Draelos Z.,Dermatology Consulting Services |
Dreno B.,University of Nantes |
Jansen T.,University of Duisburg - Essen |
And 2 more authors.
Journal of the European Academy of Dermatology and Venereology | Year: 2011
Background The absence of specific histological or serological markers, the gaps in understanding the aetiology and pathophysiology of rosacea, and the broad diversity in its clinical manifestations has made it difficult to reach international consensus on therapy guidelines. Objectives The main objective was to highlight the global diversity in current thinking about rosacea pathophysiology, classification and medical features, under particular consideration of the relevance of the findings to optimization of therapy. Methods The article presents findings, proposals and conclusions reached by the ROSacea International Expert group (ROSIE), comprising European and US rosacea experts. Results New findings on pathogenesis provide a rationale for the development of novel therapies. Thus, recent findings suggest a central role of the antimicrobial peptide cathelicidin and its activator kallikrein-5 by eliciting an exacerbated response of the innate immune system. Cathelicidin/kallikrein-5 also provide a rationale for the effect of tetracyclines and azelaic acid against rosacea. Clinically, the ROSIE group emphasized the need for a comprehensive therapy strategy - the triad of rosacea care - that integrates patient education including psychological and social aspects, skin care with dermo-cosmetics as well as drug- and physical therapies. Classification of rosacea into stages or subgroups, with or without progression, remained controversial. However, the ROSIE group proposed that therapy decision making should be in accordance with a treatment algorithm based on the signs and symptoms of rosacea rather than on a prior classification. Conclusion The ROSIE group reviewed rosacea pathophysiology and medical features and the impact on patients and treatment options. The group suggested a rational, evidence-based approach to treatment for the various symptoms of the condition. In daily practice this approach might be more easily handled than prior subtype classification, in particular since patients often may show clinical features of more than one subtype at the same time. © 2010 European Academy of Dermatology and Venereology.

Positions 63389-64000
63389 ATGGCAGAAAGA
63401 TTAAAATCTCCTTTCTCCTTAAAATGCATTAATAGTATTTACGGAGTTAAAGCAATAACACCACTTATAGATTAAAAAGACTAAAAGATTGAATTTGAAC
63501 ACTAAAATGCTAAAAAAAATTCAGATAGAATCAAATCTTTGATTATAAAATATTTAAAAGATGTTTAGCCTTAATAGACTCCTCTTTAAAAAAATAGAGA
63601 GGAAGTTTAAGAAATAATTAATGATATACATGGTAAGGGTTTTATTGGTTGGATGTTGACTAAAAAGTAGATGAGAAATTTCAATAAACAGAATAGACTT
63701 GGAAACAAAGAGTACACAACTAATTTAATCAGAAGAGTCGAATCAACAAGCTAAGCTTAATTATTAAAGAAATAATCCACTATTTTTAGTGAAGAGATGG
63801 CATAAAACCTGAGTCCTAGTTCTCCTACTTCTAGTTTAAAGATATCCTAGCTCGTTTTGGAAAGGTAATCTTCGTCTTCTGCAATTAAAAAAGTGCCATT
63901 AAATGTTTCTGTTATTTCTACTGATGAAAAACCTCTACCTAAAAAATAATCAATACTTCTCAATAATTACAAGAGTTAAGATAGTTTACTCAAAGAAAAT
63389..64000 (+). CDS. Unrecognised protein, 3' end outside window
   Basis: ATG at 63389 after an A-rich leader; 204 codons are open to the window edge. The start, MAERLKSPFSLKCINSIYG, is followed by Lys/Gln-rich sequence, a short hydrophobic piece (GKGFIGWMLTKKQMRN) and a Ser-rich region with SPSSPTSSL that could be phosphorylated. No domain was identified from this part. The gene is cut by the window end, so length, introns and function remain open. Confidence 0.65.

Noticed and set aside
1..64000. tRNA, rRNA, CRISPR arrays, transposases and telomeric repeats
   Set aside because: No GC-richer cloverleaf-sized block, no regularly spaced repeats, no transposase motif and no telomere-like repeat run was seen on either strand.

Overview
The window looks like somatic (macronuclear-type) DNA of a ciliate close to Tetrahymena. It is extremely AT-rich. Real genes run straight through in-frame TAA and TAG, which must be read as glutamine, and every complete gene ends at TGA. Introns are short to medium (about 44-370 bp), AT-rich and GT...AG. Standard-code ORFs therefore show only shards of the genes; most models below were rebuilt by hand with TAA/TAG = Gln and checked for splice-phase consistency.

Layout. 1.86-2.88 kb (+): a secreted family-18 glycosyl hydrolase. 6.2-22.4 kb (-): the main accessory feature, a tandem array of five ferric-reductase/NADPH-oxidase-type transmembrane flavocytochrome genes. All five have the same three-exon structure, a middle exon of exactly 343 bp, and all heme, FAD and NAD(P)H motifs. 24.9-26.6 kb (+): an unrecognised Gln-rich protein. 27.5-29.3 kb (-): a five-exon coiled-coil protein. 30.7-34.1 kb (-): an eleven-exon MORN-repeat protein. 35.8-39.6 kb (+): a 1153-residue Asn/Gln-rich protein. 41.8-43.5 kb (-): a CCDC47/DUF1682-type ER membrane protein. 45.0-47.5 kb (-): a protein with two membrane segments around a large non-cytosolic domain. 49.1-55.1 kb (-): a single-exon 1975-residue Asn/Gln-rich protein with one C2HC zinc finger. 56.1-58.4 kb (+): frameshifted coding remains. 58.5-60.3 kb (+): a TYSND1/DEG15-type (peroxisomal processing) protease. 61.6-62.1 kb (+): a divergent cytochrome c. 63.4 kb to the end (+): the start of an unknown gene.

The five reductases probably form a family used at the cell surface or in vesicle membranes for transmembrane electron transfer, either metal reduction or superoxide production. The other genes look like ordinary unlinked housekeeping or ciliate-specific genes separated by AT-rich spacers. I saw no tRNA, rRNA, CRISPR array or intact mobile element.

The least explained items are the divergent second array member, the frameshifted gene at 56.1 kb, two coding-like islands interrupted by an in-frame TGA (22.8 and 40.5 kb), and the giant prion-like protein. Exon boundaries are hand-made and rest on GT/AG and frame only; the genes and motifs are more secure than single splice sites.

PubMed | University of Amsterdam, University of Nottingham, Ghent University, University Paris Est Creteil and 3 more.
Type: Journal Article | Journal: The Journal of investigative dermatology | Year: 2016
The clinical assessment of vitiligo involves an estimation of the affected body surface area. The most commonly used method is the palm of hand 1% rule as integrated in the Vitiligo Area Scoring Index. However, this method can be challenging and time consuming. In this study, we introduce a global Vitiligo Extent Score (VES). In the first part of the study, this measurement instrument was developed and subsequently optimized during a pilot scoring session. In a subsequent stage, the inter- and intrarater reliability of the instrument were tested. Live scoring showed an excellent interrater reliability for the VES (intraclass correlation VES: 0.924 vs. Vitiligo Area Scoring Index: 0.846). Subsequent scoring on pictures was comparable with the live evaluation and demonstrated an excellent intrarater reliability. A high intraclass correlation forthe VES (intraclass correlation VES: 0.923 vs. Vitiligo Area Scoring Index: 0.757) was also found in anadditional subgroup of patients with extensive vitiligo. Moreover, user-friendliness and timing were scored veryfavorably. In conclusion, this measurement instrument allows us to monitor accurately andeasily theaffected body surface area in a standardized way. Moreover, our results provide evidence that the VEScan be proposed as a promising tool to measure the vitiligo extent in clinical trials and in daily practice.
Solivetti F.M.,San Gallicano Dermatology Institute |
Solivetti F.M.,Irccs Instituto Dermosifilopatico Of Santa Maria E San Gallicano Ifo |